I used to read all the time. As I child, I was a fast and voracious reader. I would sit on my bed and devour every book I could get my hands on. Raised bilingually, I read a lot of German children’s books, like Michael Ende and Erich Kästner, alongside C.S. Lewis, Terry Pratchett and Tolkien. I loved reading, and it was usually the first thing I said when someone asked me ‘What do you do for fun?’ I took an English Literature AS Level (we read Wuthering Heights and Othello) until I abandoned it for other subjects in my A Level year.
Since university, though, my reading has taken a downturn. Don’t get me wrong, I still read. Pullman, Patrick Ness, Suzanne Collins (loved the Hunger Games), more Lewis, Guy Gavriel Kay, Isaac Asimov and more. I read a lot during the year I lived in London and had an hour-long commute twice a day – I got through seventy-four books that year. But notice the authors – lots of fantasy and science-fiction, not so much literature.
In fact, I’ve very rarely tackled any of the great classics. Sure, I’ve read Austen, Dickens, Brontë (Jane Eyre was a revelation in my teens), even some Dostoyevsky (Crime and Punishment) and Tolstoy (Anna Karenina). But I’ve always been nervous of the classics, as if I don’t have the necessary tools to read them.
Fact is, I read mostly for pleasure, late at night, to wind down. Not the time to be exerting my brain, normally, and I often feel like this type of reading wouldn’t let me do credit to great literature. The classics need attention and patience and time, and so often I feel like I have none of those.
Then, a couple of months ago, I found Susan Wise Bauer’s The Well-Educated Mind: A Guide To the Classical Education You Never Had in our library. This is a guide to how to read classic books – the method by which you read, annotate, summarise, and analyse. This is how great books can enrich your life, I felt, but it demanded commitment, and I shied away from it. I couldn’t possibly commit to reading all of the books on the WEM list (as it’s known) – could I?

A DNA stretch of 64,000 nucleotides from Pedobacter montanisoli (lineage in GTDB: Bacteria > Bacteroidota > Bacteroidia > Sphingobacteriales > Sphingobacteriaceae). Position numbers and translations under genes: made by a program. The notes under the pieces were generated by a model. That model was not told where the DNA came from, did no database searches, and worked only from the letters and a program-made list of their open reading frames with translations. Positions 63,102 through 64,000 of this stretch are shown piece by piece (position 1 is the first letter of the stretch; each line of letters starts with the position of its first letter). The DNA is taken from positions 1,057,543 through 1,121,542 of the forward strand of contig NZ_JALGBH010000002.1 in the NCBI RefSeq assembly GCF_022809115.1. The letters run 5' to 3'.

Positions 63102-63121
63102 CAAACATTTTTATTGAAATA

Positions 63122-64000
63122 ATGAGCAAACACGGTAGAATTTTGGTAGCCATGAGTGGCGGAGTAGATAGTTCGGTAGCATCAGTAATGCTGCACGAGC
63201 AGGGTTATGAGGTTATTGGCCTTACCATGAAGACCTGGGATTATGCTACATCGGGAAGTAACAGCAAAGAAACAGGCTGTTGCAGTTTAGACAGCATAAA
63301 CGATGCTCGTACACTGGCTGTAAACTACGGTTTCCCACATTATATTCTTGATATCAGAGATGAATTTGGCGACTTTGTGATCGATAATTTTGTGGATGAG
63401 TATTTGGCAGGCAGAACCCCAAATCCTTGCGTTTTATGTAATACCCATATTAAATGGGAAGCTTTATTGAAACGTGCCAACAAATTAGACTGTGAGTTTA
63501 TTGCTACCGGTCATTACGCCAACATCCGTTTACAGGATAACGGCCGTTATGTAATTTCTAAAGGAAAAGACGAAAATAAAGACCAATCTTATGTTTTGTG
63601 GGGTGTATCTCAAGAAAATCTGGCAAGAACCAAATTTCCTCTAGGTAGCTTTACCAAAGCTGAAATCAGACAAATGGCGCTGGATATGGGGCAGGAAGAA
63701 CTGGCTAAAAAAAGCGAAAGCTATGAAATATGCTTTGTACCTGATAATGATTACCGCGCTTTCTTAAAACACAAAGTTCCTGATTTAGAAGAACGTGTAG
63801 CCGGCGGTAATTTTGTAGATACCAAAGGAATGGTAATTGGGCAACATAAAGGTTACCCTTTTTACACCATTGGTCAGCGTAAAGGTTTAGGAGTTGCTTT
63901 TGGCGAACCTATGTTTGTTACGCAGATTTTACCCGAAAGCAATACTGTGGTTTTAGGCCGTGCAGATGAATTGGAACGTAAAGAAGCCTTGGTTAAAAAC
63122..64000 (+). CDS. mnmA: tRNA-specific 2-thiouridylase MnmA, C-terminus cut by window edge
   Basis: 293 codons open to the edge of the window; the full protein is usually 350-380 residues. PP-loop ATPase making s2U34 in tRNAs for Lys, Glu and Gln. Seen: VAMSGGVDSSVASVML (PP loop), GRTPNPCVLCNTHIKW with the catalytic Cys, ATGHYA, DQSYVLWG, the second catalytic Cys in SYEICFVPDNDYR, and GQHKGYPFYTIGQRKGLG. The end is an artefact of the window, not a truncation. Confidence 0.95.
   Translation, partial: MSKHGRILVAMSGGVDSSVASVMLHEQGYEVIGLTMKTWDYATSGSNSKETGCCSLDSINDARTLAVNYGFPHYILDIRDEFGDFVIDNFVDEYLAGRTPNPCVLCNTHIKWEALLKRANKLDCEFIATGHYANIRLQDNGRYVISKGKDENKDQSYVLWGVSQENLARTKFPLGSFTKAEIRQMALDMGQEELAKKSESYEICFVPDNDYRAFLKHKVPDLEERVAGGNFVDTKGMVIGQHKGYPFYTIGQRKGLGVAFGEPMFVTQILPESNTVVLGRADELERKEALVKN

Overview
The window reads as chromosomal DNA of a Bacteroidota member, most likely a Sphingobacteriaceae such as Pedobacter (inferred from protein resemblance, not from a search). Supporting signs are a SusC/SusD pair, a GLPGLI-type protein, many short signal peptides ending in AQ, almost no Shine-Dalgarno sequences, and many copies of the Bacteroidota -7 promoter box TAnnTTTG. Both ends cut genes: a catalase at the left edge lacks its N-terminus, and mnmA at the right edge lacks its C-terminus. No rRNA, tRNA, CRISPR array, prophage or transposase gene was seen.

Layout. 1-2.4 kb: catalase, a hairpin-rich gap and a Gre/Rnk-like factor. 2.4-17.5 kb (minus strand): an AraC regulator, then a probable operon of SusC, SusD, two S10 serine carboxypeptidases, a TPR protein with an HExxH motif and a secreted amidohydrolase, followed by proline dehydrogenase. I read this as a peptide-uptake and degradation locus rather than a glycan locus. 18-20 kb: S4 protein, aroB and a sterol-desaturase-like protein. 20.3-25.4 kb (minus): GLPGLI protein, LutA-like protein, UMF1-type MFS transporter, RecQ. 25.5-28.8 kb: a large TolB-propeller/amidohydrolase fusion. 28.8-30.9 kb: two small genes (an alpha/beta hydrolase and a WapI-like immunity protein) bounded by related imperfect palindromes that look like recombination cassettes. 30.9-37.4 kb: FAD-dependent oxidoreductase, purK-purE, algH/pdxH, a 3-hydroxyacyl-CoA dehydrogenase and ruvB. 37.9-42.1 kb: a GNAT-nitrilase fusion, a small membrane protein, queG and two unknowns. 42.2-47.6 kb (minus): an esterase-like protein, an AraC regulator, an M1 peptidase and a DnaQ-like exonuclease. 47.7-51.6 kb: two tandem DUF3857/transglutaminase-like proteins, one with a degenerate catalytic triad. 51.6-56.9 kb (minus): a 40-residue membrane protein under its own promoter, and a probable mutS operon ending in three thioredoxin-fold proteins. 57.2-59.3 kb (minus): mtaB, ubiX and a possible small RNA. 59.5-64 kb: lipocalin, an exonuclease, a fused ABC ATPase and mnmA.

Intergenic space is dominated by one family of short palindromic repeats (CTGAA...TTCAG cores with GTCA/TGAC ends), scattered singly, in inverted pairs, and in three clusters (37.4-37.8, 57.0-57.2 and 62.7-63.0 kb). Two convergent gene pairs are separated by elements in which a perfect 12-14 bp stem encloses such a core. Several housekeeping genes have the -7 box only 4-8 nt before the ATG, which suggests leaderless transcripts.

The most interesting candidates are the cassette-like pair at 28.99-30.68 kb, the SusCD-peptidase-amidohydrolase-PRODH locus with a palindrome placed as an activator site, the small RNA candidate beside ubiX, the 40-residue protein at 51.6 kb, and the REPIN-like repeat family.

I haven’t decided yet whether to pursue that course of action, and I do have to consider carefully the time I have. Yes, Project Renaissance is designed to help me take on some goals and tackle long-put-off projects – but not at the expense of sanity and having time to eat and sleep. Still, I can’t quite resist the temptation to at least consider how I could tackle some great literature.
In the meantime, I want to read more, full stop. I popped into our central library at the weekend, and picked up a great little book (sitting next to The Well-Educated Mind on the shelf of books-about-books) that I recommend to anyone wanting to be inspired to read more.
Stop What You’re Doing And Read This! is a collection of essays by famous authors and literary folk, including Zadie Smith, Mark Haddon and Jeanette Winterson. Each of the authors talks about what reading means to them. There is so much gold in here about the pleasures of reading, but I think my favourite one so far is Tim Parks philosophical essay on Mindful Reading.
The excitement of reading is the precarious one of being alive now, intensely mentally silently alive, and reacting from moment to moment, in the most liquid and intimate sphere of the mind, to someone else’s elusive construction of the precarious business of being alive now. (p.73)
How perfectly put! That’s what I want – to engage my mind, all of it, in the intense purpose of having a conversation in my mind with an author, perhaps long dead, and finding out what they thought about the world, and what I think about the world.
The logistics of making time for a reading project still elude me – suggestions welcome – but more reading generally? More books in my life? Yes, please!